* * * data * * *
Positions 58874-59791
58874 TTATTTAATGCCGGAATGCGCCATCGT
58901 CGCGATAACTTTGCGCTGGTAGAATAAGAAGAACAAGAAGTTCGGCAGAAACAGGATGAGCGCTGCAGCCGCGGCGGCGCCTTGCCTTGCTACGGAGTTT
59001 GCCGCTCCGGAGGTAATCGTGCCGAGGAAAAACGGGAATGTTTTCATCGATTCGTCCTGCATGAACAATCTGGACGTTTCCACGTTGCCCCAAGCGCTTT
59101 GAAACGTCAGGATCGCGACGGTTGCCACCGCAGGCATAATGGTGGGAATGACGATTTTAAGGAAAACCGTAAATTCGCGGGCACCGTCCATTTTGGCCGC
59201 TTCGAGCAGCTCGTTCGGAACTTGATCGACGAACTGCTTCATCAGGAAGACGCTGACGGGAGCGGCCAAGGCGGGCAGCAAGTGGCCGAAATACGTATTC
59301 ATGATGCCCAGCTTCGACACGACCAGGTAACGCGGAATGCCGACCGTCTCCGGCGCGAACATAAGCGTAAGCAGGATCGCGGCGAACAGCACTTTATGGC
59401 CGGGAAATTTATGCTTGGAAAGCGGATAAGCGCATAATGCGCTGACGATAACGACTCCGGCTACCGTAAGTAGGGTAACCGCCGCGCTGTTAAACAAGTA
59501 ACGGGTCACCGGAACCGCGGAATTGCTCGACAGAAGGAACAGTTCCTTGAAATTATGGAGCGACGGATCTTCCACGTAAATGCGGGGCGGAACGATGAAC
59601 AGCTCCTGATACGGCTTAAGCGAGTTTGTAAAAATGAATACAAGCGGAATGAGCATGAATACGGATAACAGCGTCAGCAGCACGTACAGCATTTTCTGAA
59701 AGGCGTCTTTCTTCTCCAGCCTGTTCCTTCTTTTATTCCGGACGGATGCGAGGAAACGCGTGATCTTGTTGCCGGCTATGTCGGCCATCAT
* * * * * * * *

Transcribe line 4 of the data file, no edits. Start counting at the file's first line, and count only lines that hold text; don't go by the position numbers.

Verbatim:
59001 GCCGCTCCGGAGGTAATCGTGCCGAGGAAAAACGGGAATGTTTTCATCGATTCGTCCTGCATGAACAATCTGGACGTTTCCACGTTGCCCCAAGCGCTTT